Figure 14 The assembly project - a three-wheeled utility cart When we get to the final assembly in Lesson 8, remember that it is an easy matter to modify dimensions of the various parts so that the assembly fits together. Dont be too concerned when you are modeling the parts if you have to guess at one or two dimensions. These can be modified later if the need arises. When you are creating the parts, try to be aware of the design intent for the part and how it might eventually be placed in the assembly4. For example, if the part has one or more planes of symmetry, it is common practice to use the default datum planes for these. In You might like to look ahead to the last lesson to see what assembly constraints are used for each part.

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the assembly, the Align constraint using these datum planes is an easy way to position the part (usually with another symmetric part). Although a suggested part name is given, feel free to make up your own part names (although this might cause confusion in Lesson 8!). Remember that Pro/E is fussy about files that get renamed in isolation, or moved to another directory. If a part has been used in an assembly (or sub-assembly) or drawing, make sure the assembly or drawing is in session if you rename or move the part so that the related files can also be updated. For the entire project, you will require about 10 Megabytes of disk space to store all the parts and assemblies. This does not include parts we will make during the lessons themselves, just the cart project parts. If you are not particularly careful about disk housekeeping (like deleting older version of the part files), you will require more space.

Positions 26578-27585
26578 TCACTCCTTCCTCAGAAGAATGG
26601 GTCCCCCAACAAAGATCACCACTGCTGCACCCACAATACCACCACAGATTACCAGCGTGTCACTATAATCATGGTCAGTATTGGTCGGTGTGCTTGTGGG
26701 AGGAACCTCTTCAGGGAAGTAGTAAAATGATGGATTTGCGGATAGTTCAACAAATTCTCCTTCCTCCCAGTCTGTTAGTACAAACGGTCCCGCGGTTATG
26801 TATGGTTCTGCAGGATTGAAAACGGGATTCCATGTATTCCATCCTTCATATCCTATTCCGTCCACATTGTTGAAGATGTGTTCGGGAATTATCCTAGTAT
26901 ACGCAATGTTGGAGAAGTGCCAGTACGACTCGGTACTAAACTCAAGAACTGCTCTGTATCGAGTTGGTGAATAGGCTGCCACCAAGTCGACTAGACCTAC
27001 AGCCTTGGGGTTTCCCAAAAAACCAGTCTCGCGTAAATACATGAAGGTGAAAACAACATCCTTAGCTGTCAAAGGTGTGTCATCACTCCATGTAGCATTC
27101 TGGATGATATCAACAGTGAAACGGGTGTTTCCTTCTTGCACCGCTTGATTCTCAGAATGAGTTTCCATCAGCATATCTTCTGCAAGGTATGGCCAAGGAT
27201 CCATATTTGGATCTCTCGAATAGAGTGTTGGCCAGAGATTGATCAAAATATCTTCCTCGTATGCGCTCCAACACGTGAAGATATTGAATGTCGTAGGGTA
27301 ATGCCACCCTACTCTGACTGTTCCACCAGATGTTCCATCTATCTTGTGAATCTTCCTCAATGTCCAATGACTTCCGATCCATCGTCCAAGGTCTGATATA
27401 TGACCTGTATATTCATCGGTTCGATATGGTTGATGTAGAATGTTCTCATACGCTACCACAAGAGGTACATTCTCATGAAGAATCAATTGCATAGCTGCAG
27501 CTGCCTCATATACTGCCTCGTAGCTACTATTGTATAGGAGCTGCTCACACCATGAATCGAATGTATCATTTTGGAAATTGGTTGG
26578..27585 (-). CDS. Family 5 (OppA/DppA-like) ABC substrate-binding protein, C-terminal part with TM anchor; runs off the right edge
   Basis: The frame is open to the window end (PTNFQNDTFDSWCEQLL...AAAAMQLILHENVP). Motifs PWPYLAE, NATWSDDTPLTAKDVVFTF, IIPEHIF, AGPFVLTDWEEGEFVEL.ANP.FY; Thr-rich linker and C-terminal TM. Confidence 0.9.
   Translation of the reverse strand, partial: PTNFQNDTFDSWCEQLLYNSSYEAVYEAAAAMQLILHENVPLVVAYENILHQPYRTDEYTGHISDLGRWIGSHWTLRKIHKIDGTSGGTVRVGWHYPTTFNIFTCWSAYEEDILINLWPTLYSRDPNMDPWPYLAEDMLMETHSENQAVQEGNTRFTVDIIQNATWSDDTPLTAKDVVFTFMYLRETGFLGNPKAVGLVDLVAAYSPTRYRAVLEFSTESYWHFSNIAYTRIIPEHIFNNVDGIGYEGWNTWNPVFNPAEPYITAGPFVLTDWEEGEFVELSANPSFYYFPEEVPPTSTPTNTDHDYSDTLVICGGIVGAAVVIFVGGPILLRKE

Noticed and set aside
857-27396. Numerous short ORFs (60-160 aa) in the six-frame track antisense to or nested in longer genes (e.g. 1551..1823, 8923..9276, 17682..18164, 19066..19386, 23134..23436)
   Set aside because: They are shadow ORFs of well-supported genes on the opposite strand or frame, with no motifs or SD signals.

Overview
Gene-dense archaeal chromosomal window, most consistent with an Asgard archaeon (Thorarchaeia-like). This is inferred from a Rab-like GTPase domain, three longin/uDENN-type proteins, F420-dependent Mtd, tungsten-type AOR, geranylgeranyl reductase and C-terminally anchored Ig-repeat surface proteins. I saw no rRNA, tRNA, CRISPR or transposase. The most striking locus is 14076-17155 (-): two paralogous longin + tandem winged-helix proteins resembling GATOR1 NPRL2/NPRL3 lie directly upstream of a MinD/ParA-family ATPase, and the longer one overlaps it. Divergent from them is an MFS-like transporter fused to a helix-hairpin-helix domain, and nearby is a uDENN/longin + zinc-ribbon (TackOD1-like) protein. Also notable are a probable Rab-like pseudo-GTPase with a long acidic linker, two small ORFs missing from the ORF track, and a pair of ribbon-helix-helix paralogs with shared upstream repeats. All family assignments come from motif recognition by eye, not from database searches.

This lesson should have given you enough ideas and ammunition to allow you to customize the interface so that it will be most efficient for the type of work that you do. There are a surprising number of users who are unaware of the many options available in Check them out! In the next lesson we will look at functions directly involved in model creation. These are for the creation of sweeps.

Questions for Review

1. 2. 3. 4. 5. 6. 7. 8. 9. 10. 11. 12. 13. What is the name of the file containing your configuration settings? What is the name of the file containing your screen layout settings? When, and from where, are your configuration settings loaded? Why is there more than one location? What happens if your configuration file contains multiple entries for the same option, each with different values? How can you find out where your start-up directory is? How can you create/edit/delete configuration settings? When do configuration settings become active? Is it possible to have more than one customized screen layout? How do you place toolbars on the top/left/right edge of the graphics window? How do you add/delete shortcut buttons on the toolbars? How many empty toolbars are there? Where are the toolbar definitions saved? What is a mapkey?

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Pro/E Customization and Project Intro

Why do you usually want to keep mapkey names short? How is the mapkey name different from the mapkey sequence? How do you create a new mapkey? Are new mapkeys stored automatically? Where? What is the purpose of a part template? Where are they stored and how do you access them? 19. How can you prevent the Browser pane from opening automatically when you launch Pro/E?

1. Create an assembly template. This should have named datums and named views to match your view selection mapkeys and default units to match your default part template. Make this the default template for assemblies. Set up a mapkey Create Assembly to create a new assembly using the default assembly template. Put the Create Assembly mapkey on the pull-down File menu.

2. 3.

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Project Exercises
Were going to start off with some of the easier parts in the cart. These should give you some time to experiment with your configuration file, mapkeys, and part template. The project parts are shown in the figures below. Their location in the cart is also shown here for reference.

Part: handle_pin

Part: front_spr_plate

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Pro/E Customization and Project Intro

Part: arm_vbrack

Part: arm_brack